Tropical forests are estimated to emit more VI to the atmosphere, globally, than temperate and boreal forests combined (Guenther, 2013; Hantson et al., 2017; Yáñez-serrano et al., 2020). Variation in species compositions among sites produces substantial variation in emitter fractions, which has been linked to variation in measured forest emissions (Klinger et al., 1998; Harley et al., 2004). Given that only one percent of the roughly fifty-thousand species of trees in tropical forests (Slik et al., 2015) have been sampled (Taylor et al., 2018), accurately representing emitter fractions seems a daunting task. The task may be simplified by seeking ecological mechanisms that distribute VI emitting trees across tropical landscapes. For example, a recent study estimated that the proportion of isoprene emitting trees in tropical forests increases twofold from cool, dry sites to warm, wet sites, representing a mechanism for variation in forest emission capacity (Taylor et al., 2018). This pattern may arise due to better photosynthetic performance at high temperatures among isoprene emitting species compared to non-emitting species (Taylor et al., 2019), consistent with the long-held hypothesis that isoprene enhances plant thermal tolerance (Singsaas et al., 1997; Sharkey and Yeh, 2001; Behnke et al., 2007; Sharkey and Monson, 2017). While a promising start, the ecological analyses by Taylor et al. (2018, 2019) relied on published species emissions inventories, most of which were carried out without the aim of ecological hypothesis testing. To both narrow uncertainty in estimates of forest emitter fractions (Taylor et al., 2018), and understand how VI may shape future diversity and function in tropical forests, many more species measurements are needed in contexts that inform the ecological and evolutionary structure of emissions (Monson et al., 2013; Sharkey and Monson, 2014).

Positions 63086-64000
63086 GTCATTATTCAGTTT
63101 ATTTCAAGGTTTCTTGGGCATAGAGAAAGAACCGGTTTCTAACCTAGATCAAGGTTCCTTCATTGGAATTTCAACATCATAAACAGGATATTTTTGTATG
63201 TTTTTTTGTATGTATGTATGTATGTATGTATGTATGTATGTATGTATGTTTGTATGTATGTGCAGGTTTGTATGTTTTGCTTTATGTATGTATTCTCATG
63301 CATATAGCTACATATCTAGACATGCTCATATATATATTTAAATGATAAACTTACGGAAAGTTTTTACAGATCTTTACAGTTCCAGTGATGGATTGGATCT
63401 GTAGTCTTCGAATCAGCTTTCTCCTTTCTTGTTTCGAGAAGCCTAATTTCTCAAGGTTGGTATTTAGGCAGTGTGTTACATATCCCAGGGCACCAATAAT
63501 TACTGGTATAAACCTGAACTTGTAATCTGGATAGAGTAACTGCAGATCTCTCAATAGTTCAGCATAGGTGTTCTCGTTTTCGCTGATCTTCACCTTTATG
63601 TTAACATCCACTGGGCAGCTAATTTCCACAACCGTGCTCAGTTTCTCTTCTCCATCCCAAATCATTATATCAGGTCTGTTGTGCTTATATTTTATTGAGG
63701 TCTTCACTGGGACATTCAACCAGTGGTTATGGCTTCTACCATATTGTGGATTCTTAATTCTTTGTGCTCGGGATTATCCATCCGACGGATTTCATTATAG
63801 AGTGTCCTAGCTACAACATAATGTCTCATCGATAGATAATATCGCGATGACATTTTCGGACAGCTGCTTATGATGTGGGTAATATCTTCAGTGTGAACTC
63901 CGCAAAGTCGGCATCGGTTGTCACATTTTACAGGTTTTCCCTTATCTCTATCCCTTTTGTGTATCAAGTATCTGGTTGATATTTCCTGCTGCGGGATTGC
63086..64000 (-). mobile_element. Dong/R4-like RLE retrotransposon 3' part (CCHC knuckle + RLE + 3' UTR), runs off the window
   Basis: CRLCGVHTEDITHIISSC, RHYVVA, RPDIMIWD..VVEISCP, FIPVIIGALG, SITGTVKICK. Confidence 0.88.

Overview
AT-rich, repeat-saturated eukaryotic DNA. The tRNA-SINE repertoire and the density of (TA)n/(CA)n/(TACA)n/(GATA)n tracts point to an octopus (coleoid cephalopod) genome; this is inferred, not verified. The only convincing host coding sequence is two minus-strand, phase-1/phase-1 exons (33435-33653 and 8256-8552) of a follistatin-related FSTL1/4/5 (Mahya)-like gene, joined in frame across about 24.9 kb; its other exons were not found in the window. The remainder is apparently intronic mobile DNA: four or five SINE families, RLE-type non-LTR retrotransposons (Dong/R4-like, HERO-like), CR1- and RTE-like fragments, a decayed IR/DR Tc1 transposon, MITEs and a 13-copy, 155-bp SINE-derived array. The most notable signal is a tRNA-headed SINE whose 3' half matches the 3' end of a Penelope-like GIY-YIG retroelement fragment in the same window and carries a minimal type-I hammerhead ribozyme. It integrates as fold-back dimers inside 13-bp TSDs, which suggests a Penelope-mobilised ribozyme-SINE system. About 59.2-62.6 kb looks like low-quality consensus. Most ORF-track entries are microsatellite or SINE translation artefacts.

Despite intensive scientific interest beginning in the 1950’s (Rasmussen and Went, 1964; Sanadze, 2004), research on VI emissions has remained largely confined to laboratory and greenhouse experiments on plants (Sharkey and Monson, 2017), and atmospheric observations and modeling (Sharkey and Monson, 2014). The main impediment to the incorporation of VI into ecological research has arguably been a lack of instrumentation optimized for emission measurements in field settings (Tholl et al., 2006). There are currently two general approaches to field sampling of leaf VI emissions. The first is an ‘offline’ approach, in which gas samples are collected in the field, and later analyzed in the lab. Typically, leaves are placed in flow-through chambers such as commercial photosynthesis cuvettes or less quantitative enclosures, and gas samples are collected from the cuvette exhaust in bags or adsorption cartridges for later analysis by mass spectrometry (Tholl et al., 2006; Niinemets et al., 2010a; Alves et al., 2014; Jardine et al., 2020b; Rieksta et al., 2020). The advantages of this method include control of the leaf environment using a sophisticated leaf cuvette, precision quantification of emissions, and the ability to distinguish VI species. The disadvantages include limited sample sizes due to the high cost of adsorption cartridges, the requirement for offsite analysis, a lack of live measurement feedback, and the potential chemical degradation of stored samples during transport. The second common method employs portable, ‘online’ detection instruments such as handheld photoionization detectors (PIDs), which quantify organic gas concentrations in real time, but lack the ability to distinguish gas species. A portable online detector provides significant advantages in remote areas, affording unlimited sample sizes and live measurement feedback (Klinger et al., 1998, 2002; Harley et al., 2004). However, low detection precision necessitates high sample concentrations, achieved by high-volume cuvettes that lack environmental control, often enclosing whole branches. Results are typically treated as qualitative, distinguishing only strong emitters from non-emitters.